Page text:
You can rather short-sell if you are an intraday trader or a short-term trader as eventually, the price of the stock will come back to the intrinsic value only.

Conversely, if the market price of the stock is lower than the intrinsic value say Rs. 1100, then the stock can rise to Rs. 1500 and as a trader, you can go long and as an investor, you can also buy the stock and hold until the market price reaches the intrinsic value.

Graham’s number vs. intrinsic value

Graham’s number is similar to Intrinsic value however, it is determined by using the earnings per share (EPS) of a company and its book value per share (BVPS).

This number is actually referred to as the upper limit of the price that an investor should pay for any stock. So, if Graham’s number is say Rs. 1000 and the stock is trading above it say at Rs. 1200, then the stock is overpriced.

According to Graham’s number, if the stock is trading below the number then only one should invest in it.

Graham’s number has been derived by using the formulae –

Graham’s number =

While Graham’s number is similar to intrinsic value, it doesn’t consider the growth aspect, the quality of management, major shareholders, and many other fundamental factors.

Why use Graham’s intrinsic value?

Benjamin Graham’s intrinsic value has immense importance in the world of the stock market. While many of us follow Warren Buffet, one of the world’s top investors, Benjamin Graham is the person who mentored Warren Buffet!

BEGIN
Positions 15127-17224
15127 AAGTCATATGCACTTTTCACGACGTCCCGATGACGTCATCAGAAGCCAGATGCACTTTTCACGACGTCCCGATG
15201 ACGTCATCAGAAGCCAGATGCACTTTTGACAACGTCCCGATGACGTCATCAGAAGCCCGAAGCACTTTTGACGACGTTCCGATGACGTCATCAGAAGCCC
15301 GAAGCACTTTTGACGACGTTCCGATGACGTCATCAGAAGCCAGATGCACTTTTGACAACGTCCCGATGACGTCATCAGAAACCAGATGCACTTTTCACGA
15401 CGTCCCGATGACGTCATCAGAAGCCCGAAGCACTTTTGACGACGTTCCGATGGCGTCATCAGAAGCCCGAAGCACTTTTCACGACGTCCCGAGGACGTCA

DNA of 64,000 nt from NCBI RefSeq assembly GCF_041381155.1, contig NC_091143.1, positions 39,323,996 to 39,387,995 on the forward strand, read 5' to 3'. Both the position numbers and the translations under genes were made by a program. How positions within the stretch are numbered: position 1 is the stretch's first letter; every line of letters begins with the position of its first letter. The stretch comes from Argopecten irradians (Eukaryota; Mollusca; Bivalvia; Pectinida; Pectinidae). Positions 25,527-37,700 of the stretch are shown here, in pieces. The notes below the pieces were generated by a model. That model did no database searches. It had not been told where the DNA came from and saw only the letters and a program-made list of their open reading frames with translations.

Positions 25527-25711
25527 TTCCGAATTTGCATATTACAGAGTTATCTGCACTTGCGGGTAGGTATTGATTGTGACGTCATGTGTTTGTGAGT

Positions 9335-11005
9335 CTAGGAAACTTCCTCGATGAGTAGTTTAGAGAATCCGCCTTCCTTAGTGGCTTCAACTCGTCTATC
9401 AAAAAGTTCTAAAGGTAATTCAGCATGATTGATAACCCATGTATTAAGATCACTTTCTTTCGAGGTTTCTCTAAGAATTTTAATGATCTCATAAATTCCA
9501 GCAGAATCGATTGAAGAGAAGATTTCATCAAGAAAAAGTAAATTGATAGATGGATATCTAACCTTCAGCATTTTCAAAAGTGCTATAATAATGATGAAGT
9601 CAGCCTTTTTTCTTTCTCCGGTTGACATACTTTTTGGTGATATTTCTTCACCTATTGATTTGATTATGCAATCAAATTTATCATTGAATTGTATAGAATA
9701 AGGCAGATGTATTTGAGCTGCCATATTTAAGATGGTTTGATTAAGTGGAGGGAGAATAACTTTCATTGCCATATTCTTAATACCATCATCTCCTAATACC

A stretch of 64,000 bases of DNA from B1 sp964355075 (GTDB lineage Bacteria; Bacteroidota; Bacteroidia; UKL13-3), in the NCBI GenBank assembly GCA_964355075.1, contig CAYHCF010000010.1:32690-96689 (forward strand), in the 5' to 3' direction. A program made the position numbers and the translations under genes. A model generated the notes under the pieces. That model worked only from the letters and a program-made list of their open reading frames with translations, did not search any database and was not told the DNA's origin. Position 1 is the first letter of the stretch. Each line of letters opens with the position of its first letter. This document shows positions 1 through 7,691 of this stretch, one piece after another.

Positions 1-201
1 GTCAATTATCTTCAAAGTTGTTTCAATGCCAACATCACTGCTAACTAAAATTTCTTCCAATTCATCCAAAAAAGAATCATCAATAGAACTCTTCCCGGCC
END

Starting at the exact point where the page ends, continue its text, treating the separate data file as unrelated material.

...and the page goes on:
You can use intrinsic value for multiple reasons –

  • It’s easy to use, and now with Graham’s intrinsic value indicator, you don’t have to even calculate it.
  • Intrinsic value can be used by both traders and investors for both short-term and long-term. However, value investors benefit more from the intrinsic value determination when they buy the stocks at a lower price and the intrinsic value is higher than the market price and waits for the market price to reach the intrinsic value.
  • Graham’s intrinsic value helps in determining which stock to buy and which not to. It also helps you understand the fundamental analysis of the company.


Whether you are trading or investing for the long-term, you would want to see your investment provide you a return, isn’t it? That is only possible when there is a price difference in the market price of the asset and the fair value.

Intrinsic value helps you find the fair value of the asset and in turn, if there is a mismatch with the market value, you can invest or trade for taking the opportunity of the price gap.